Days of the Discoverers eBook

This eBook from the Gutenberg Project consists of approximately 311 pages of information about Days of the Discoverers.
On a rocky island four leagues from shore, in latitude 431/2, he made a garden in May which gave them all salad vegetables through June and July.  Not a man of the twenty-five was ill even for a day.  Cod, they learned, were abundant from March to the middle of June, and again from September to November, for cor-fish—­salt fish or Poor John.  The Indians said that the herring were more than the hairs of the head.  Sturgeon, mullet, salmon, halibut and other fish were plentiful.  Smith had a vision of comfortable independent mariners settled on farms all along the coast, sending their fish to market the year round, and sleeping every night at home.  It seemed to him that here, in a hardy thrifty province which gold-seekers and gentlemen adventurers might scorn, he could contentedly end his days.

There was a pleasant inlet on the coast of a bold headland, north of Cape Cod, which he thought would be his choice for his plantation.  This headland he had named Cape Tragabigzanda.  There were three small round islands to be seen far to seaward, which he called the Three Turks’ Heads.  One Sunday, “a faire sunshining day,” he climbed a green height above Anusquam, and sitting on a huge boulder surveyed the bright and peaceful landscape and chose the site for his house.  Good stone there would be in abundance, and mighty timbers that had been growing for him since the days of Noah.  In this Province of New England a strong and fearless race would found new towns with the old names—­Boston, Plymouth, Ipswich, Sandwich, Gloucester.  So he dreamed until the sun went down under a canopy of crimson and gold, while the boat rocked in the little bay where he would have his wharf.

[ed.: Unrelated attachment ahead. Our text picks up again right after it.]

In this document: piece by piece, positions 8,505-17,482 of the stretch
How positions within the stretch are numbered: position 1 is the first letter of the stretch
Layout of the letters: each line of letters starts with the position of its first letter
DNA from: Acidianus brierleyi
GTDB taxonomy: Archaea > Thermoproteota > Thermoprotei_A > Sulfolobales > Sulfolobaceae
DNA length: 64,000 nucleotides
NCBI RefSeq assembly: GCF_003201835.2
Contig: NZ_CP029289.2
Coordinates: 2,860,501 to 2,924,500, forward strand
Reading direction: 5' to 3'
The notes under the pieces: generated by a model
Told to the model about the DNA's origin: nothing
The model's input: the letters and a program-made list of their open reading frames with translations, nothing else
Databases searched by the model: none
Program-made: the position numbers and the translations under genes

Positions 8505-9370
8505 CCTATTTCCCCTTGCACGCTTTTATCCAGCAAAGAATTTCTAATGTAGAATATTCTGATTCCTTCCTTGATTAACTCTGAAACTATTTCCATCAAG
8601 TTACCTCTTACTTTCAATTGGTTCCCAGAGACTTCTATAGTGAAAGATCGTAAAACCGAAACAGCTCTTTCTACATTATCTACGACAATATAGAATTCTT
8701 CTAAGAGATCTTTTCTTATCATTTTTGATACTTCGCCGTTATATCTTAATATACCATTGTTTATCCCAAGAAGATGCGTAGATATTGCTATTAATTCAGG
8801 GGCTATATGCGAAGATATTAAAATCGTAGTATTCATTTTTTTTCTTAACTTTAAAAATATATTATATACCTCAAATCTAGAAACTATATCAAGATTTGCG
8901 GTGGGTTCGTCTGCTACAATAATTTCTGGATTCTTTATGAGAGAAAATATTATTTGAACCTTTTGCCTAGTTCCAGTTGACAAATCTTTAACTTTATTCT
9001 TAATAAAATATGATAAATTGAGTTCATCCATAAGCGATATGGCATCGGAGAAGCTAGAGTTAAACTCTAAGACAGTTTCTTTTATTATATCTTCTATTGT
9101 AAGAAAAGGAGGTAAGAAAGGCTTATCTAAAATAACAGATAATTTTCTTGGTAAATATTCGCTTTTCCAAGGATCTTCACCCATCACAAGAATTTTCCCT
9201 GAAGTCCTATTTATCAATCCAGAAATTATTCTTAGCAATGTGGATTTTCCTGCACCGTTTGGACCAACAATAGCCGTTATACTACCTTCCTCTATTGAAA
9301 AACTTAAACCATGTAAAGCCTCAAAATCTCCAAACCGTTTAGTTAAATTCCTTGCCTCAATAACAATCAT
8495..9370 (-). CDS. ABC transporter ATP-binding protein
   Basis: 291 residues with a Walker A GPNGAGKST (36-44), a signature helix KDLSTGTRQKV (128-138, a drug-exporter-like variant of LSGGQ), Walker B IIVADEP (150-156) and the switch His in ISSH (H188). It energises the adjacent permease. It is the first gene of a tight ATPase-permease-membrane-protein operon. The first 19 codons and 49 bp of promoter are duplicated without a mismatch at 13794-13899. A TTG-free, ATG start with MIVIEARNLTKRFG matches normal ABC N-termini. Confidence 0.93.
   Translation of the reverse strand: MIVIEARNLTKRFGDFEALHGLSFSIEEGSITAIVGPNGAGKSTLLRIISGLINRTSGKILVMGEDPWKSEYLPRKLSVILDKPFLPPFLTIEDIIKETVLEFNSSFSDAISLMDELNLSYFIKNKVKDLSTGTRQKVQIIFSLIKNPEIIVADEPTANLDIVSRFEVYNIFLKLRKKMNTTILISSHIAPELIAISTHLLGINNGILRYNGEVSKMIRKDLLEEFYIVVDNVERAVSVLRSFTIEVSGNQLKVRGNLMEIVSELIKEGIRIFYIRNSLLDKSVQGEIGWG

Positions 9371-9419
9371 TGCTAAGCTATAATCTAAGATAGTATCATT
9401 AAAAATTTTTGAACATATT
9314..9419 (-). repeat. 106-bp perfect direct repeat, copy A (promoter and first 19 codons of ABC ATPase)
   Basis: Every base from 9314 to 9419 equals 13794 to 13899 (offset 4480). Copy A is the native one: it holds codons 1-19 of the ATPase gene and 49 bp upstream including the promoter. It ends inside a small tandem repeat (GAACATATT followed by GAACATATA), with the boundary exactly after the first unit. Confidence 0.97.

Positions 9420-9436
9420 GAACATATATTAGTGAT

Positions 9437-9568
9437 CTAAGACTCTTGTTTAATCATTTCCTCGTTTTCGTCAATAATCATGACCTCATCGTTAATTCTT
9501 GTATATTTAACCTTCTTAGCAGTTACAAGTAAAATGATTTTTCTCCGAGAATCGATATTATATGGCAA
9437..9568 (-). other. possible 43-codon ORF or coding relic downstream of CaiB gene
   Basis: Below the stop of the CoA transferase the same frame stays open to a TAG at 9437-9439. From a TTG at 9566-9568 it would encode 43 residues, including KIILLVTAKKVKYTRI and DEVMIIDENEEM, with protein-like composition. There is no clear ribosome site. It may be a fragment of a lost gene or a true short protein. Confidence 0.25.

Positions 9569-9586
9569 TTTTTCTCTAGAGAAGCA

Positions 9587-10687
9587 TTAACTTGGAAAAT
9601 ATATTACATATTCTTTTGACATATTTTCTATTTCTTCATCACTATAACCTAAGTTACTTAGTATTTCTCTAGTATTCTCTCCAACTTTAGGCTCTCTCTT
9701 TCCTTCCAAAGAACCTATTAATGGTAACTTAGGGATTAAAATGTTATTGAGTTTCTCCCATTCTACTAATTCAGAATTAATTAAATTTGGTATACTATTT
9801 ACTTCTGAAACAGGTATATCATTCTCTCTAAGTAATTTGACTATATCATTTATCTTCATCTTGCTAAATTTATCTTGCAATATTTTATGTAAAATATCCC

In 1619, when English Puritans began preparations for the founding of a new colony, he offered his services, but the older men would have none of him.  He was a “Church of England Protestant” and one of the unregenerate with whom they had no fellowship.  They took his map as a guide, and settled, not on Cape Tragabigzanda, which Prince Charles had re-named Cape Anne, but in the bay which he had called Plymouth.  He spent some years in London writing an account of his adventures, and died in 1631 at the age of fifty-two—­Captain John Smith, Admiral of New England.


The account of Captain John Smith’s adventures among the Turks was at one time considered apocryphal, but good authorities now see no reason to regard his narrative of his own career as in any way inaccurate.  The perils and strange chances which an adventurous man encountered in such times often seem almost incredible in a more peaceful age, but there is really no more reason to doubt them than to discredit authentic accounts of men like Daniel Boone, Francis Drake, or other men of similar disposition.


    Through tangled mysteries of old romance
      Knights, Latin, Celt or Saxon, pass a-dream,
    Seeking the minarets of magic towers
      Through the witched woods that gleam.

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Days of the Discoverers from Project Gutenberg. Public domain.
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